There are many misconceptions about the juvenile justice system, just as there are about the adult system.
Unfortunately, the person who pays the price for these misconceptions is the juvenile.
That juvenile is also the one with the most to lose.
Attorney Sam’s Take On What Passes For Massachusetts Criminal Justice
The goal in the criminal justice system in general is, of course, to “do justice“. But, what does that mean? Most likely, if you ask 80 different people, you are likely to get 360 different answers. It depends on the individuals’ experiences and perspectives. However, over the years, we have culled together general beliefs on what Justice should mean in a court of law. We have spent a great deal of time discussing the realities on how that all works out in adult criminal court.
What do you figure is the situation in the juvenile setting?
“Well, I would imagine that it works pretty much the same and that there is a different court because you can’t mix juvenile and adult defendants together.”
While it is true that juvenile and adult criminal defendants are supposed to be handled separately in court, this is not the only difference between juvenile and adult criminal court. In fact, the plan seems rather hopeful in the beginning. The primary issue is the fact that the defendant is a juvenile. Therefore, much attention is paid to his/her development. You know, to put them back on the right path if they have strayed from it.
“That sounds great! So my kid is more likely to get the benefit of the doubt and should emerge relatively unscathed!”
Not necessarily. You see, you now will find yourself co-parenting with a probation officer. As an added little bonus, DCF, whom we have discussed before) will likely also join in this co-parenting team. You see, your judgment is now a bit suspect. If you are happy with progress you see and your child’s probation officer is not, then the court will not be pleased with either you or your child.
“Well, my child will still be able to live with me, right? I mean, they are not going to send him to jail or anything like that?”
No, unless your child is being charged as an adult, regular jail is not likely to be a part of his case or disposition. However, there is the Department of Youth Services (“DYS”). Your child may find himself or herself in their custody. That might mean that they are supervised from home, or your child may be removed from your home to live in what will amount to a juvenile jail. There are also proceedings that can occur where DCF wants your child removed from custody altogether.
“But they are supposed to want what is best for the child, right? Isn’t it a kinder and gentler situation?”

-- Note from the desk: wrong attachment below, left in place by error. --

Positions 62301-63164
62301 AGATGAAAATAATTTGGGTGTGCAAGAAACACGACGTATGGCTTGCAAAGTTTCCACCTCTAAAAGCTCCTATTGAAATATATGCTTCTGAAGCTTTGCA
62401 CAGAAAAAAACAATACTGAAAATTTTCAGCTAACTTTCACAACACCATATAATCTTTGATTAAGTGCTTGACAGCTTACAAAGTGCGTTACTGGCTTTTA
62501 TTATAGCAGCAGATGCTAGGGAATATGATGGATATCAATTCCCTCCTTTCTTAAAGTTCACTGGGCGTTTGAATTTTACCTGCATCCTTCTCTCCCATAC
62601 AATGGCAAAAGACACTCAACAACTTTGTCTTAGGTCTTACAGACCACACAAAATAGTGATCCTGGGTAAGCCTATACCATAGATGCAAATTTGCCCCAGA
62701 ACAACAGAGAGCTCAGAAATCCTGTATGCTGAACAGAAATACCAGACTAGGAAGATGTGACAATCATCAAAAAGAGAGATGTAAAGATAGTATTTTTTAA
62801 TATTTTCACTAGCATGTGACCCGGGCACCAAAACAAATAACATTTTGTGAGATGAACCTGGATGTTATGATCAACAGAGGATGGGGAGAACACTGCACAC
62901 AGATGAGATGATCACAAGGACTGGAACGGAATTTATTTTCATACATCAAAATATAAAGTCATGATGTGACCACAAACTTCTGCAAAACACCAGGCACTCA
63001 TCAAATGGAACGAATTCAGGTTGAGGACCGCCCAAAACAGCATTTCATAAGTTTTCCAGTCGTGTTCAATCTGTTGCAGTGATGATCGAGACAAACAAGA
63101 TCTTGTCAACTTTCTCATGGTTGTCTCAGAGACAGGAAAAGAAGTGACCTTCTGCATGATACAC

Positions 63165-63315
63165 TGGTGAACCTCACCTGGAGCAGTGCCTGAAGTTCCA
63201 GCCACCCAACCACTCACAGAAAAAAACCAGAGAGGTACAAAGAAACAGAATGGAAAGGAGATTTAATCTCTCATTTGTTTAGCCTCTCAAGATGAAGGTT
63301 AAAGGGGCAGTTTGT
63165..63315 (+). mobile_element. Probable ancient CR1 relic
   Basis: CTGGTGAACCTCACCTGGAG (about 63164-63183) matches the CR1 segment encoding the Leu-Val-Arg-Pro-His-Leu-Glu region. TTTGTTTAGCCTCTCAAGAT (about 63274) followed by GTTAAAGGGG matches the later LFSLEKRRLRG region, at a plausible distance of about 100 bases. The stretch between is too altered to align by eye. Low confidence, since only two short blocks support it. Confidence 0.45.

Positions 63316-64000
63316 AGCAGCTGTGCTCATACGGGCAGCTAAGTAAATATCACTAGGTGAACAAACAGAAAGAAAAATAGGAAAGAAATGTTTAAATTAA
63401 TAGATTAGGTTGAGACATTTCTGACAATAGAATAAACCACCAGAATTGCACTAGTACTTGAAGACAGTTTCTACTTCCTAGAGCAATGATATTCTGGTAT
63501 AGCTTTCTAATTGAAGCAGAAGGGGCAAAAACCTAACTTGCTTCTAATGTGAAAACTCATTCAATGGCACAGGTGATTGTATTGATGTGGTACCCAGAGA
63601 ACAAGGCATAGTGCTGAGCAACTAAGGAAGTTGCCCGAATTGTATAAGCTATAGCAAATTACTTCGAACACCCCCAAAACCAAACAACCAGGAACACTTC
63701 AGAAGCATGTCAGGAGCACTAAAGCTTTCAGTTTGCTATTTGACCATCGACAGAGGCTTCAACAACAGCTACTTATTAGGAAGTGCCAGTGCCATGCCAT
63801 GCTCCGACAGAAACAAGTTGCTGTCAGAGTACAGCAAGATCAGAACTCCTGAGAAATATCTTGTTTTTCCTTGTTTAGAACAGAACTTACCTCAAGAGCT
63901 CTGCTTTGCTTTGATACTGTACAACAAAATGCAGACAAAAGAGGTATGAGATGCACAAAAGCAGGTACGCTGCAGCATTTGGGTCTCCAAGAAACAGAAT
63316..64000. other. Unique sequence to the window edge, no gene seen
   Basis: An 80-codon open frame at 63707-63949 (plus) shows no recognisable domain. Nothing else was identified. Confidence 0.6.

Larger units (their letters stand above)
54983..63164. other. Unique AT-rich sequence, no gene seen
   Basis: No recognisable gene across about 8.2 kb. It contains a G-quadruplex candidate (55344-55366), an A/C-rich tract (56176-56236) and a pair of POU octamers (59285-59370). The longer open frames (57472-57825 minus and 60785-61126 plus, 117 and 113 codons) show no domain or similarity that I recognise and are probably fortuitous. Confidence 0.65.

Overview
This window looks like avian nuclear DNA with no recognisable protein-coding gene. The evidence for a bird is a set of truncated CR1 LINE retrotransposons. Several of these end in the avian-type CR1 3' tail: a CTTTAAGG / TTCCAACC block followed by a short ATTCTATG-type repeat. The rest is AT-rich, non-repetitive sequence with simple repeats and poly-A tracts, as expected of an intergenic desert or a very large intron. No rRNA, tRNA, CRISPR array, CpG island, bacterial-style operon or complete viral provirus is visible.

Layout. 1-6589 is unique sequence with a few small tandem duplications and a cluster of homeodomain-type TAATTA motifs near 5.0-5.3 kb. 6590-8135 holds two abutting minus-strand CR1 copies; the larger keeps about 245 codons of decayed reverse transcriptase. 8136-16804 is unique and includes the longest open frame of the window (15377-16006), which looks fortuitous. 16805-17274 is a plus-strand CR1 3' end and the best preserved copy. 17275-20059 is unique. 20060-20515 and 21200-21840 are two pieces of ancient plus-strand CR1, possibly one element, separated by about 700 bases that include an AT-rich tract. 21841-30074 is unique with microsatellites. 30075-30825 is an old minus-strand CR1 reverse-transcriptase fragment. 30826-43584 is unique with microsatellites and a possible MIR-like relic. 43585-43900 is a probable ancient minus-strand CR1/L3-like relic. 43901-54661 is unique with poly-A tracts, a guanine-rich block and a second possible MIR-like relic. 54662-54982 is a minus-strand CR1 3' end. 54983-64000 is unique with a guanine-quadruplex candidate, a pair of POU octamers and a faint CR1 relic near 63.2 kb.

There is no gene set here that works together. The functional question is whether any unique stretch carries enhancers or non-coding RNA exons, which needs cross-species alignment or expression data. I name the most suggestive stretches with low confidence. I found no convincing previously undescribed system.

It can be. It can also be something very different. You see, you will still have to deal with the other court participants who are not only prosecutorial-minded, but are also watching their own backsides the same way their counter-parts in adult court do.
I remind you that nobody complains that a court is “too tough” on crime…even if the defendant is a child.
“Do they take into account that this is my child’s first problem with the law?”
To some degree. Don’t expect that to save the day, though. For example, a first-timer, even if nobody was actually hurt in the case, could find themselves looking at DYS commitment. You will find that he/she will have to face punishment sometimes for not only what did happen…but what might have happened.
“I thought they wanted what was best for the child’s development”.
The term “tough love” comes to mind…one thousand-fold.
“But what if I had my child cooperate completely with the police? You know…admit everything, lead the officers to everyone involved and answered all their questions? Surely that will help him.
To some degree. Maybe. It will also hurt him because the Commonwealth will absolutely use the evidence handed to them by your child against him. I have handled some cases where, but for said cooperation, there would have been no prosecution. His cooperation became simply a footnote in the matter. A fairly small footnote.
“Other than what you just told me, are there any other penalties that I have to worry about other than the possibility of my child being taken from my home and put into DYS?”
Well, if that is not enough for you, your child’s case will remain on his CORI for quite some time. Further, if the event happened anywhere near school (and sometimes even if it has not), there may be a matter of suspension or expulsion. This all means that, when all is said and done, your child will have fairly dark black marks on his scholastic and professional future. These will come back to haunt when he tries to get additional education or any work.
Aren’t you glad that the Juvenile Justice System is primarily concerned for your child’s well-being and progression into adulthood?